© Heather Holloway

Pittsburgh Children’s Museum – Pittsburgh, Pennsylvania

Nolan Sheehan Patten represented Pittsburgh Urban Initiatives in connection with the renovation of the vacant 18,000 square foot Carnegie Library Building adjacent to the Pittsburgh Children’s Museum in Allegheny County. Expanding the Museum footprint will make the Children’s Museum the largest cultural campus for children in the U.S, and the project will likely have employment and value-added effects throughout the region, not limited to Allegheny County. The cost of the project is estimated at $18 million for the construction phase of the project.

© Children’s Museum of Pittsburgh

Artists for Humanity – Boston, Massachusetts

Nolan Sheehan Patten represented MassDevelopment in connection with an $11 million NMTC financing for the expansion of the Artists for Humanity headquarters. Bank of America was the investor and this project qualified using the targeted populations regulations. Artists for Humanity is a charitable organization whose mission is to bridge economic, racial and social divisions by providing urban youth with the keys to self-sufficiency through paid employment through art and design and through entrepreneurship and work force opportunities.

Eustis Street Firehouse – Roxbury, Massachusetts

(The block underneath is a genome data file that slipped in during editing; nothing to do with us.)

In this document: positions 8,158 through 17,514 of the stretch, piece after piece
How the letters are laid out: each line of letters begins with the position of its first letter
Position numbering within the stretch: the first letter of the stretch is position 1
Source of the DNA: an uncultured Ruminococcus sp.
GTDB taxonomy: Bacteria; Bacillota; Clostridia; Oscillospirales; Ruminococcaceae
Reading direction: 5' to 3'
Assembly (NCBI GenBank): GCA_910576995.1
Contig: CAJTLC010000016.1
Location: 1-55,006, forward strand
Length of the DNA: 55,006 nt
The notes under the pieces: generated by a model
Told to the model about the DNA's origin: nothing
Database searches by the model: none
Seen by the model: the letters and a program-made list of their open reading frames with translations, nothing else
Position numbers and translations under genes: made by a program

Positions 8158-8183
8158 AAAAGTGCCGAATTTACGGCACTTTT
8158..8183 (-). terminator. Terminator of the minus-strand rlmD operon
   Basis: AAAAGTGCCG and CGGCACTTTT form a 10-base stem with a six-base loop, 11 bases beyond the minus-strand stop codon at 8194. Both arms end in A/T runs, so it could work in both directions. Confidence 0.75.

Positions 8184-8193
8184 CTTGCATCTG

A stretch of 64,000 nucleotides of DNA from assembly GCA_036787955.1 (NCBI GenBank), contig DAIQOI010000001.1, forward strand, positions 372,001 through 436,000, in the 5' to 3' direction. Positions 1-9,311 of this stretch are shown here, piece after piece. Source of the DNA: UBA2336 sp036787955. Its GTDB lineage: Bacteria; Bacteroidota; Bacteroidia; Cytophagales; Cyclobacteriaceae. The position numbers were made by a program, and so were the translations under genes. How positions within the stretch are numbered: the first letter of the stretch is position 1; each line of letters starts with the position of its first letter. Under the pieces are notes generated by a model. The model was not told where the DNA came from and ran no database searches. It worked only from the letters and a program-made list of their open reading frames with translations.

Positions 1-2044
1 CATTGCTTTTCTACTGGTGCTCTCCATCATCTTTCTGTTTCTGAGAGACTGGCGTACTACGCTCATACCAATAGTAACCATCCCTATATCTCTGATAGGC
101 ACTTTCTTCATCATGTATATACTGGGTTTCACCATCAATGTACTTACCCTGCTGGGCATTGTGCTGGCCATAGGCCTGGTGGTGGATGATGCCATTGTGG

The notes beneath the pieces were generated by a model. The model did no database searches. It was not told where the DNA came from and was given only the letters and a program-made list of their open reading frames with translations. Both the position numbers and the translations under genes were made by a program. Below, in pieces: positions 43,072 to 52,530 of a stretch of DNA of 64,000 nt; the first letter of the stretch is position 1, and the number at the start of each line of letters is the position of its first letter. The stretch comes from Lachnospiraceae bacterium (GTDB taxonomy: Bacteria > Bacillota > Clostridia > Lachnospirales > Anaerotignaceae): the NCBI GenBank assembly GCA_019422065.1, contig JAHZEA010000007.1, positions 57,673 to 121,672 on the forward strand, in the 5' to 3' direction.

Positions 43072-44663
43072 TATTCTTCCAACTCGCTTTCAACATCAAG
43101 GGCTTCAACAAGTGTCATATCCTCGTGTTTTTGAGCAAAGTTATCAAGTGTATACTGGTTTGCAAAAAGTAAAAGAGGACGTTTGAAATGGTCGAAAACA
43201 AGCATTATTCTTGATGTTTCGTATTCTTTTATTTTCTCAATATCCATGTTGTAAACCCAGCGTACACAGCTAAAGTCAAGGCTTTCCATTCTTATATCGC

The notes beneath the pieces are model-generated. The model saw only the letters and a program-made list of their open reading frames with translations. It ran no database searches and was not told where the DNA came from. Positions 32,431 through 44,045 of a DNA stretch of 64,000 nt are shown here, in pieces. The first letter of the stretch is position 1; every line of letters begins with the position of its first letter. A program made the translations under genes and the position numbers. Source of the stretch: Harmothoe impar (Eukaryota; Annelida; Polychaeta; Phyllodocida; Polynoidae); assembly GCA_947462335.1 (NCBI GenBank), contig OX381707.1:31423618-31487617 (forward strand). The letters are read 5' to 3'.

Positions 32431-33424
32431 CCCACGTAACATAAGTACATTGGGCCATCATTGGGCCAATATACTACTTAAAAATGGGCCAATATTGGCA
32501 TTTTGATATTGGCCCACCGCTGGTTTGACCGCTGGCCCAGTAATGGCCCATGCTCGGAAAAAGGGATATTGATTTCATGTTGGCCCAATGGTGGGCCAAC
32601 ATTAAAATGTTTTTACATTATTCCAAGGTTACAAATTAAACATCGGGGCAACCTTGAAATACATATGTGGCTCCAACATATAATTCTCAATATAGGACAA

The oldest firehouse in Boston, the Eustis Street Firehouse was abandoned in the 1950s and fell into serious disrepair, requiring wooden braces and threatening collapse prior to construction. Given its history, however, the building remained important to the City’s character. Historic Boston, Inc. (HBI), a local nonprofit focused on rescuing, preserving, and rehabilitating historic Boston properties, decided to save the structure for its own headquarters. Nolan Sheehan Patten represented both the CDE and Investor in creating a twinned NMTC and state/federal HTC master tenant structure that delivered a $2.1 million financing package to HBI by leveraging a loan from the City of Boston, capital campaign funds, and equity investments. HBI moved into the renovated building in the fall of 2011. The move has spurred additional development and revitalization throughout the Dudley Square community.